Bayer Pharma AG

About coronary and peripheral artery disease

About coronary and peripheral artery disease

Coronary artery disease (CAD) and peripheral arterial disease (PAD) often coexist, and the latter is a marker of systemic atherosclerosis. Most patients with PAD also have concomitant CAD, and a large burden of morbidity and mortality in patients with PAD is related to myocardial infarction, ischaemic stroke and cardiovascular death. A better understanding of the underlying pathophysiological association between CAD and PAD will lead to the development of safer and more effective therapeutic options that could benefit the clinical management of patients with one or both of these diseases.


Steering Committee Films Pregnancy

Steering Committee Films Pregnancy

Sylvia Haas discusses the increased risk of thrombosis during pregnancy and the unique challenges of treating this special patient population. Find out more by visiting the Thrombosis and Pregnancy section of the website.

Sylvia Haas discusses the increased risk of thrombosis during pregnancy and the unique challenges of treating this special patient population. Find out more by visiting the Thrombosis and Pregnancy section of the website.


Coronary and peripheral artery disease as risk factors for arterial thrombosis

A link between atherothrombosis and ischaemia is now well recognized. A better understanding of the underlying pathophysiological mechanisms will give new insights into the development of more-effective and safer anticoagulants for secondary prevention of acute atherothrombosis, with a therapeutic benefit for patients with coronary and/or peripheral artery disease.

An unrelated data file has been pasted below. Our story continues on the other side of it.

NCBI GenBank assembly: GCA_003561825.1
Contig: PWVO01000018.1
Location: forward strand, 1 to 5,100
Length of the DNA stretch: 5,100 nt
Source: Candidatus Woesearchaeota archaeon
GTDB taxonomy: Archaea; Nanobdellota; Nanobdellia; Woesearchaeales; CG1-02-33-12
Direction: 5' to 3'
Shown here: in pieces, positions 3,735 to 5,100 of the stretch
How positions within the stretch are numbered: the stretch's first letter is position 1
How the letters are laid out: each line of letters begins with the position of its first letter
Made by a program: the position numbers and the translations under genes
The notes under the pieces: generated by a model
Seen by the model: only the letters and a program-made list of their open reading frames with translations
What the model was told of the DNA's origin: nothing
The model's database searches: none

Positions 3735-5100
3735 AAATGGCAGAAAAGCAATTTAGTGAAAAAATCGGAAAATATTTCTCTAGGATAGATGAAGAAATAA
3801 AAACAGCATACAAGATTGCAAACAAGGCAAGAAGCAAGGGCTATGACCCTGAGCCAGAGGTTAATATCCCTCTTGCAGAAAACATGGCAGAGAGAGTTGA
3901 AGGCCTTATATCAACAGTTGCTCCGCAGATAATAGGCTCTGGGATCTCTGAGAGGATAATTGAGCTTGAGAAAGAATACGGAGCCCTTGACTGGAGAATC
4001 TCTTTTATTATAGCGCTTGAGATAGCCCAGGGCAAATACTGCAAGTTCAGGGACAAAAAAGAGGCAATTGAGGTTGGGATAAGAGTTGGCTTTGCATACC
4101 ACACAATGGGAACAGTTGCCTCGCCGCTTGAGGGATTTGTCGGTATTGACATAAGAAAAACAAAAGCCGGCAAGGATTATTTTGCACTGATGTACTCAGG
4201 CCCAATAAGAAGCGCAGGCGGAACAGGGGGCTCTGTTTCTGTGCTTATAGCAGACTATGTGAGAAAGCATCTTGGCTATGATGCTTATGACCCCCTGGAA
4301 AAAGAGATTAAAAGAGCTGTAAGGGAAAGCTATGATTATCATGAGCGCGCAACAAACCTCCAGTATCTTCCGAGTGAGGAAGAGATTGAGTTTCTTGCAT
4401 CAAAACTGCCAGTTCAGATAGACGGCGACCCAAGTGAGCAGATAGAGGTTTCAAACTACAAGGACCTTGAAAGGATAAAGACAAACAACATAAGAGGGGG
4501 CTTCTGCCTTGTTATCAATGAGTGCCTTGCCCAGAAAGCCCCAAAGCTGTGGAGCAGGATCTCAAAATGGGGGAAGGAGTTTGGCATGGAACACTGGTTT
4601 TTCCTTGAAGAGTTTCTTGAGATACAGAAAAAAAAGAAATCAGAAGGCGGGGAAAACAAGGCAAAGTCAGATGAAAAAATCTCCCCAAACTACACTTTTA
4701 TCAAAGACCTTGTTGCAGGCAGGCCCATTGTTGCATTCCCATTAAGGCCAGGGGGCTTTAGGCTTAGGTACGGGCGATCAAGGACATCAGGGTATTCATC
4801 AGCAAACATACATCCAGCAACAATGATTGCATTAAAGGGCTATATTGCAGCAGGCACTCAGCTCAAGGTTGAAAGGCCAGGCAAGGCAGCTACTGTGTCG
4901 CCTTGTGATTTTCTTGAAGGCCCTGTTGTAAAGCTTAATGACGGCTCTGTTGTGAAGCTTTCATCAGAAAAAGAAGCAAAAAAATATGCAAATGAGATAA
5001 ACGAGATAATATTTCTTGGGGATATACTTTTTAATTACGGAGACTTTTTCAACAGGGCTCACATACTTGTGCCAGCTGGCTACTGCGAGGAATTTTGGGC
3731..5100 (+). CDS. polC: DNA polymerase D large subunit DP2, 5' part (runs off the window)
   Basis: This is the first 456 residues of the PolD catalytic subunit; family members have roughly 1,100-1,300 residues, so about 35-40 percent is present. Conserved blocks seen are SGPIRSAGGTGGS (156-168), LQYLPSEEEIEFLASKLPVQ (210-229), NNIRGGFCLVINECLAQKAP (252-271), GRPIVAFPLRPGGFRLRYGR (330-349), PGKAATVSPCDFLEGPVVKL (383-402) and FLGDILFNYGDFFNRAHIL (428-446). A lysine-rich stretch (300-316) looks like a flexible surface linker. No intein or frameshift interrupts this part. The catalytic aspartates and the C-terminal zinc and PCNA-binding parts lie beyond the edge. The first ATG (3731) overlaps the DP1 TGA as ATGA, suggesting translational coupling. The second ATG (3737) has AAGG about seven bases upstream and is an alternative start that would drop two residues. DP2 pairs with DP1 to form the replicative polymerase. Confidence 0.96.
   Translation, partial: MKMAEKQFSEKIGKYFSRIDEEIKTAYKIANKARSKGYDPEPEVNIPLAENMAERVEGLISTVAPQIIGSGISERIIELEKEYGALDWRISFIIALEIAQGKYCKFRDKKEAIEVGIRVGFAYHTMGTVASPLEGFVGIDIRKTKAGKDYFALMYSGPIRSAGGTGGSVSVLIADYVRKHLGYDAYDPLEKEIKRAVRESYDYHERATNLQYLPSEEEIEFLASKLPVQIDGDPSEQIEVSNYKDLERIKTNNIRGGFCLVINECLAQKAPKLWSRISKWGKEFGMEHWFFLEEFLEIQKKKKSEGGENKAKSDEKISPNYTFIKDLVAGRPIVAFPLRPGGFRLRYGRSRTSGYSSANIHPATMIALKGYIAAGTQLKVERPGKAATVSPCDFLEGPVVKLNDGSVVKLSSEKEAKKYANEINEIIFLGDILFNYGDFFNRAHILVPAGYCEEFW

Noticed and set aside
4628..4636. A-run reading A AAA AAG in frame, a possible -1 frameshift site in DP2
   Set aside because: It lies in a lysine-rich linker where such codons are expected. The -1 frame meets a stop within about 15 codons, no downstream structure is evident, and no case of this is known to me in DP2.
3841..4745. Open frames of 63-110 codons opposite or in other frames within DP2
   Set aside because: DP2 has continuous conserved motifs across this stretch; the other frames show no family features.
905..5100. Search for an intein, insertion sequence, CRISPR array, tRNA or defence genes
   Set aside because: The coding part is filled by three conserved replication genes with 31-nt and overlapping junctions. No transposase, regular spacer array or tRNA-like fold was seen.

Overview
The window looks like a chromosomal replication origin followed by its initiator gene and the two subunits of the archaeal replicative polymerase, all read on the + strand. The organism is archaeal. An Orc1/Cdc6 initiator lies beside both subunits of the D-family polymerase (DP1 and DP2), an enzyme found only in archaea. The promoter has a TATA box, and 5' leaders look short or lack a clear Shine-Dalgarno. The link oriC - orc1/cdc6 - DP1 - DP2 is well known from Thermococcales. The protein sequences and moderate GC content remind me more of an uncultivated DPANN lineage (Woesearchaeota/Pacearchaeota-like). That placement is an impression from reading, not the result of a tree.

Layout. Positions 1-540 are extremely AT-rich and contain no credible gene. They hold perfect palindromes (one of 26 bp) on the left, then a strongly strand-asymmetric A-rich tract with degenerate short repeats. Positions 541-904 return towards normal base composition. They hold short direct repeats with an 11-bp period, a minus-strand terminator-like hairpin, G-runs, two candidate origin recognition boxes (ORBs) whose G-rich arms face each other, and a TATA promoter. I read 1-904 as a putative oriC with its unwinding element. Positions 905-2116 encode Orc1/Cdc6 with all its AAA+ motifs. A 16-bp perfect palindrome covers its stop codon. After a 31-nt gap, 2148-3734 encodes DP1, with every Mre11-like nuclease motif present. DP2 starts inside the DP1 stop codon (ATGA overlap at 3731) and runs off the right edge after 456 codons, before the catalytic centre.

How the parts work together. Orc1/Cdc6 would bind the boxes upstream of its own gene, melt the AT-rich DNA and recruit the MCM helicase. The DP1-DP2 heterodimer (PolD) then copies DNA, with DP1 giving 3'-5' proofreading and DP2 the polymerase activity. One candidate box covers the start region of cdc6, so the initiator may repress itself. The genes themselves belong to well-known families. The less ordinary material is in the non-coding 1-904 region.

Lungs Pulmonary Embolism

The pathway of a pulmonary embolism (PE) from the lower half of the body: inferior vena cava, to right atrium, to right ventricle, to the pulmonary artery. This might eventually obstructs blood flow to the lung. Patients with deep vein thrombosis (DVT) are at risk of PE, a life-threatening event.

The pathway of a pulmonary embolism (PE) from the lower half of the body: inferior vena cava, to right atrium, to right ventricle, to the pulmonary artery. This might eventually obstructs blood flow to the lung. Patients with deep vein thrombosis (DVT) are at risk of PE, a life-threatening event.

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Management of coronary and peripheral artery disease

Coronary artery disease and peripheral artery disease management may be complex owing to common comorbidities, which may also require treatment (e.g. diabetes, hyperlipidaemia, obesity and hypertension). Management can be improved with increased physician and patient education and use of the latest guidelines.


Venous valves

Venous valves

Venous valves playing with an acute and non adherent thrombus in an enlarged posterior tibial vein in a sitting patient

Venous valves playing with an acute and non adherent thrombus in an enlarged posterior tibial vein in a sitting patient


Cancer increases the risk of venous thromboembolism

Patients with cancer face an increased risk of venous thromboembolism (VTE) as malignancy is associated with a hypercoagulable state and the use of chemotherapy agents may also contribute to an increased risk. In fact, VTE is a significant cause of morbidity and mortality in patients with cancer. Risk factors for cancer-associated VTE include: tumour type; age; stage of cancer; and VTE history. Risk stratification and use of biomarker-based approaches may assist in the provision of targeted thromboprophylaxis. The use of a validated predictive model for VTE risk in patients with cancer receiving chemotherapy may also enable clinicians to determine whether patients are at particularly high risk of VTE.